So far this season Sullivan has done a masterful job and pushed the right buttons to keep this team playing the right way and collecting points. His challenge just keeps getting tougher.

Special teams

With two top-six forwards and two top-four defensemen sidelined it might be a bit of a struggle to keep carrying play the way they have at 5-on-5, which means the power play and penalty kill are going to have to be better than they have been over the past couple of weeks.

Ever since the penalty kill had its stretch of consecutive success kills come to an end that unit has been shaky, to the point where Sullivan said after Saturday’s game that the unit is losing them games.

The power play has been a season-long point of frustration.

Leaning on special teams is not a great game-plan for an 82-game season, but the Penguins do not need to rely on these units for a full season. Just a few weeks.

Kris Letang

Simply put, he is the one established top-line player this defense has right now. It is him, a couple of promising young players that have been huge surprises the past two years (John Marino and Marcus Pettersson), Jack Johnson, and some roster filler.

Letang has always been a big-minute player, and when he is at his best there are few people on the planet that are better than him at what he does. He did not have a particularly strong week in his return from injury, but he has the ability to take over games and carry the defense. He did it for the entire 2018-19 season, and he was doing it this season before the injury.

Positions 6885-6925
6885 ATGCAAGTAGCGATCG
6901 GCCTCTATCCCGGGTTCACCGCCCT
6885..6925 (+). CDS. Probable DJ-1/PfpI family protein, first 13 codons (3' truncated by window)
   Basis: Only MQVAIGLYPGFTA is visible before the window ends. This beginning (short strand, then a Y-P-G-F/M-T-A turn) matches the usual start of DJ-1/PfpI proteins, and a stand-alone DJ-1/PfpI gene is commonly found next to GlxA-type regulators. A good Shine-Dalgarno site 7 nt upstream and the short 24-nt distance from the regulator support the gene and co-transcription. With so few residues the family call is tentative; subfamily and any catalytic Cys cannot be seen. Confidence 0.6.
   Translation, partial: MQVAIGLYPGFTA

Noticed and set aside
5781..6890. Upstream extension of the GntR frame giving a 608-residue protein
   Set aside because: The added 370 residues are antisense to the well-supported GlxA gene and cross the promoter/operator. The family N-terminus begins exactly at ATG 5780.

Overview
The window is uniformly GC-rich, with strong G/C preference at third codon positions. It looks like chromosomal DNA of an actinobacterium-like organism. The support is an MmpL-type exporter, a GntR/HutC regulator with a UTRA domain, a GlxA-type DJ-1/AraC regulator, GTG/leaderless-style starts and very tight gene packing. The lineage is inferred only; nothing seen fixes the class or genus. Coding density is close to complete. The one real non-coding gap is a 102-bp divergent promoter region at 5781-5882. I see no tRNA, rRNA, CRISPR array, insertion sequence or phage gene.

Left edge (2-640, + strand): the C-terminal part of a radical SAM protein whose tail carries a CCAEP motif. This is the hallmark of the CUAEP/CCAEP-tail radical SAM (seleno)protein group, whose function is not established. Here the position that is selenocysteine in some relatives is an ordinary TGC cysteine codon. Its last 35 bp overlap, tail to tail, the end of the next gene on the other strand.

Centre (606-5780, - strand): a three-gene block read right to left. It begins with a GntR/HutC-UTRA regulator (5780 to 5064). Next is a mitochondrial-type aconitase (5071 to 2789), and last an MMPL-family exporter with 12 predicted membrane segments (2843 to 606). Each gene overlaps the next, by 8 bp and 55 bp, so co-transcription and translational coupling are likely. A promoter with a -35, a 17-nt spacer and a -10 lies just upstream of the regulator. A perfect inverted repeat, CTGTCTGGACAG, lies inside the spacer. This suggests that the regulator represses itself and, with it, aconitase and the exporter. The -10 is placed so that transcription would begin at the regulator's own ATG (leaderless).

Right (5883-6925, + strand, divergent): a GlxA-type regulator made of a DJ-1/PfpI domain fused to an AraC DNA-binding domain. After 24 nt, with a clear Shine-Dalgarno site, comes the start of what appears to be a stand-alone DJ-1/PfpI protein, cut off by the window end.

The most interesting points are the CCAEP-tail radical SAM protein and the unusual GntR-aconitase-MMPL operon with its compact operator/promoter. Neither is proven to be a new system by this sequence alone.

They need that version in December.

Patric Hornqvist and Alex Galchenyuk

Look, it’s easy to say that they need to lean on Evgeni Malkin and Jake Guentzel at forward right now. Everyone knows that, and given the way they have played so far there should be little doubt they can continue to do that.

So let’s focus on two other forwards they need more from: Hornqvist and Galchenyuk.

They need more from them on the power play (an area both players are supposed to excel in) and they need more from them at even-strength.

Galchenyuk is clearly in Sullivan’s dog house, but he has one of the best shots on the team and is the type of player that SHOULD be able to have some finishing ability.

As for Hornqvist, I feel like his style of play buys him the sort of leash that other players simply do not get. You can never question his effort or desire. You know he is always going to bring everything he has on every single shift. He is going to have his teammate’s back. He is going to be a truth-teller and a voice of reason in good times and in bad. All of that is needed and admirable.

But they also need some production.

He has one point in six games (zero in the past five) and only one goal in his past 10 games. It seems like anytime he needs to make a skill player or something that doesn’t require him to be a bull in a china shop it just immediately fizzles out. Finesse plays have never really been his strength, but it seems that his play and decision-making with the puck has regressed even more this season. They simply need more.

As a late-developing note, Hornqvist left practice Monday before it was over, his status remains unknown from now and could add to, instead of counter-balance the injury woes.